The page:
Dear Reader

It’s hard to believe the first quarter has already come to a close. Deal volume is off to a strong start, as the $9 billion GMAC deal by Kohlberg Kravis Roberts & Co., Five Mile Capital Partners and Goldman Sachs Capital Partners helped boost the quarterly total to about $42 billion, eclipsing last year’s Q1 close of $40 billion. And judging by the amount of money private equity firms are in the midst of raising, sponsored LBO volume in 2006 could end up even higher than the record levels of 2005. In other words, the race is still on.

While the totals are noteworthy, I was more interested to look at the types of deals that private equity firms are doing. For one, there is really no sector preference. When you look at our quarterly list you’ll see that virtually every industry is getting attention from private equity firms. From a diversification standpoint, that’s probably a good thing.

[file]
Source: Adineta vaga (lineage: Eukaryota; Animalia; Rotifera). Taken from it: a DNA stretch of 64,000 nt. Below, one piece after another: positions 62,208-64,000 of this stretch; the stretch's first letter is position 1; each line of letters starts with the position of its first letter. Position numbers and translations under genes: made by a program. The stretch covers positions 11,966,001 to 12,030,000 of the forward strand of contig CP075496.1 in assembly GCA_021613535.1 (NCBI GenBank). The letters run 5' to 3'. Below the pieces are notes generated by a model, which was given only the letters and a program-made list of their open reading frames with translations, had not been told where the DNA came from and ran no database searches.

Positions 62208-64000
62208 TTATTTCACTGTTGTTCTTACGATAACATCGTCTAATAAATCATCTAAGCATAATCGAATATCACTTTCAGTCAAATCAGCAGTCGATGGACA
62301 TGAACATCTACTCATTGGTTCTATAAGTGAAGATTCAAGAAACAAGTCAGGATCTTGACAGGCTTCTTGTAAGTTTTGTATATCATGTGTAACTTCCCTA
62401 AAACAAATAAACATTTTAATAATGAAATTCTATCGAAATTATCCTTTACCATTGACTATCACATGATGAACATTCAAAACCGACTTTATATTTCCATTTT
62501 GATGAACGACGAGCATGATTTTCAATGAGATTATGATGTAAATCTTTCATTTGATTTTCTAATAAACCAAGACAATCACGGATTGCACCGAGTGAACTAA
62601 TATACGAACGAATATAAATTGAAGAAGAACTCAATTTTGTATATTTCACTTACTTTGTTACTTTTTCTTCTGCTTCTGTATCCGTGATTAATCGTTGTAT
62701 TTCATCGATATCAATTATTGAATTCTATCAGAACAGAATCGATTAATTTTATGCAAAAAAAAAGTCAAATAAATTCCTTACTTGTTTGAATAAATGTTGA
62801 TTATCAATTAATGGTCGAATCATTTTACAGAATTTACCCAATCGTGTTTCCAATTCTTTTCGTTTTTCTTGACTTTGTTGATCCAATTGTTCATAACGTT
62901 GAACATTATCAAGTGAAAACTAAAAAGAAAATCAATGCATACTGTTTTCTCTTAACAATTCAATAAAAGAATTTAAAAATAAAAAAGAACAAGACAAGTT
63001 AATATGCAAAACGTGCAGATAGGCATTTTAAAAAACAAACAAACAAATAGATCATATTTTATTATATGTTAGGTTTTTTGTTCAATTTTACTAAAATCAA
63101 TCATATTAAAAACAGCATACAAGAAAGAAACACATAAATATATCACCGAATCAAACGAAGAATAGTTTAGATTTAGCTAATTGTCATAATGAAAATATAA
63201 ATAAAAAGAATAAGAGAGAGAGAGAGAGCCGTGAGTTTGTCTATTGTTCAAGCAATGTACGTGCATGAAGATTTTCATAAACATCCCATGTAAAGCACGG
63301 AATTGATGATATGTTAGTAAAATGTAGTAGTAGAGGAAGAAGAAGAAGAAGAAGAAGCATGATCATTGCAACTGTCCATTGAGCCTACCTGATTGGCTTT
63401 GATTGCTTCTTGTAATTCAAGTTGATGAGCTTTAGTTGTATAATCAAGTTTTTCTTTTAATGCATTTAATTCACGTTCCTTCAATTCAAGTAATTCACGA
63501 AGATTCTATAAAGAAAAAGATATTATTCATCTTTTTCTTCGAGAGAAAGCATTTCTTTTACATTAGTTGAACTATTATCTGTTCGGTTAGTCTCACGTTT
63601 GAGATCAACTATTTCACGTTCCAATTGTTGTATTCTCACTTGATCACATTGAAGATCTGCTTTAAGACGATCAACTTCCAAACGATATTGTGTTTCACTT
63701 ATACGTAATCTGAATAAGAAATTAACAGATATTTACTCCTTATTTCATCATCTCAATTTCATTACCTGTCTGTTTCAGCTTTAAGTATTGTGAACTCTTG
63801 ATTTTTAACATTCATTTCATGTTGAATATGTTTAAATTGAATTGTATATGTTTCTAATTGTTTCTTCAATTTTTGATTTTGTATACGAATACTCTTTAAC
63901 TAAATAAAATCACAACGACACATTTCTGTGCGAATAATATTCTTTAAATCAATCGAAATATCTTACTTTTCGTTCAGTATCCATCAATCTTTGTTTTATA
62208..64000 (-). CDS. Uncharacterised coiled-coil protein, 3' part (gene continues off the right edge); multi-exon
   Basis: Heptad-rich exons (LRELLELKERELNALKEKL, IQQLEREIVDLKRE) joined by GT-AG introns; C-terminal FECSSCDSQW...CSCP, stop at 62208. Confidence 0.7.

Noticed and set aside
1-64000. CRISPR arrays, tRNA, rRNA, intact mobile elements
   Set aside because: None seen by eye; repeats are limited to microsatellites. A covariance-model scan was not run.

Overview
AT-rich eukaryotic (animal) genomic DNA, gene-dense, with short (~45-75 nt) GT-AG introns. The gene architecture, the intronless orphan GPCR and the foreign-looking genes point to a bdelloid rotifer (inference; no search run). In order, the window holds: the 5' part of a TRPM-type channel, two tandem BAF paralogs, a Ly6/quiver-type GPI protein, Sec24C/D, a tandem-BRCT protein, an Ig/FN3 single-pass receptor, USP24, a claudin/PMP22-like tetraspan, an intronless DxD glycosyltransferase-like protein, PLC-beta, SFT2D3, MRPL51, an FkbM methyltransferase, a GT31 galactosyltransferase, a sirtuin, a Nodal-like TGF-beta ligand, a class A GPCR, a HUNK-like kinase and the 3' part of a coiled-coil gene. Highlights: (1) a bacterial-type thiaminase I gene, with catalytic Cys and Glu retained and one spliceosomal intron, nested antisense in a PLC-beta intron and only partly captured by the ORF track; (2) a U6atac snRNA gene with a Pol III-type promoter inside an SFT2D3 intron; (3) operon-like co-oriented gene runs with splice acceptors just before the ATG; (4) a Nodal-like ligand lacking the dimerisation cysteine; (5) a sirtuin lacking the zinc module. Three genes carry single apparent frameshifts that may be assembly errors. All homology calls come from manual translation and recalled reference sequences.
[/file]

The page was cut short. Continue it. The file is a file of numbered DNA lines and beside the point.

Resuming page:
What’s not so good, in my view, is the continued flow of sponsor-to -sponsor transactions. Private equity firms are still passing around companies, as about 12% of the first quarter completed deals were sponsor-to-sponsor deals. With all the concerns about downward pressure on returns, you have to wonder if sponsor-to-sponsor deals are contributing to the problem. I know most of you would argue that there’s still value to be added to these companies, and presumably you wouldn’t buy them if you felt otherwise. To be fair, I’m not suggesting two private equity firms can’t own a company consecutively and create value, but it does seem like a hard proposition. If there’s more value to be added, why didn’t the previous private equity owner create that value? Then you factor in the double-dipping issue for LPs, and there are some legitimate reasons for concern. What sponsor-to-sponsor deals wind up looking like is a quick way for private equity firms to make a decent return, but not necessarily the best return possible. Whatever the case, the prospect of extracting healthy returns from any investment at today’s multiples won’t be an easy task for any buyer.


Danielle Fugazy